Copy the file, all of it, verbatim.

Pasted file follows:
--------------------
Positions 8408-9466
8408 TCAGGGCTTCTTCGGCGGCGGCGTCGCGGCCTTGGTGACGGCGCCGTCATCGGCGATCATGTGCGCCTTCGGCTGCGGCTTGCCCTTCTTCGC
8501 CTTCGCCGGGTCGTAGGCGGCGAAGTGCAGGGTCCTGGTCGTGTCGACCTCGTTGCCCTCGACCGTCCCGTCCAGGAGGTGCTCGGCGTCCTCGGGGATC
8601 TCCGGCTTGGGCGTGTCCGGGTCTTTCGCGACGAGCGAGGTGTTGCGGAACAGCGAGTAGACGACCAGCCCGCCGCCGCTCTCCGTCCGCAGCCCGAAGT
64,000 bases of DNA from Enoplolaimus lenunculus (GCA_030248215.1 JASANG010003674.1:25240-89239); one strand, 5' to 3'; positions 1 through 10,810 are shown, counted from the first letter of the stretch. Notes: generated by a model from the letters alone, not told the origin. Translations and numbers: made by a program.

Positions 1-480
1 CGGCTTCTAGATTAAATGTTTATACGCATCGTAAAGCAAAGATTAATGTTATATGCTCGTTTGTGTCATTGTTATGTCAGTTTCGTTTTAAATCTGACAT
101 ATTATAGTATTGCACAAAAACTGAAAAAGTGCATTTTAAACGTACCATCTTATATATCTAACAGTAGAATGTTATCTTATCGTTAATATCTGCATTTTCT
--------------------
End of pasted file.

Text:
Positions 8408-9466
8408 TCAGGGCTTCTTCGGCGGCGGCGTCGCGGCCTTGGTGACGGCGCCGTCATCGGCGATCATGTGCGCCTTCGGCTGCGGCTTGCCCTTCTTCGC
8501 CTTCGCCGGGTCGTAGGCGGCGAAGTGCAGGGTCCTGGTCGTGTCGACCTCGTTGCCCTCGACCGTCCCGTCCAGGAGGTGCTCGGCGTCCTCGGGGATC
8601 TCCGGCTTGGGCGTGTCCGGGTCTTTCGCGACGAGCGAGGTGTTGCGGAACAGCGAGTAGACGACCAGCCCGCCGCCGCTCTCCGTCCGCAGCCCGAAGT
64,000 bases of DNA from Enoplolaimus lenunculus (GCA_030248215.1 JASANG010003674.1:25240-89239); one strand, 5' to 3'; positions 1 through 10,810 are shown, counted from the first letter of the stretch. Notes: generated by a model from the letters alone, not told the origin. Translations and numbers: made by a program.

Positions 1-480
1 CGGCTTCTAGATTAAATGTTTATACGCATCGTAAAGCAAAGATTAATGTTATATGCTCGTTTGTGTCATTGTTATGTCAGTTTCGTTTTAAATCTGACAT
101 ATTATAGTATTGCACAAAAACTGAAAAAGTGCATTTTAAACGTACCATCTTATATATCTAACAGTAGAATGTTATCTTATCGTTAATATCTGCATTTTCT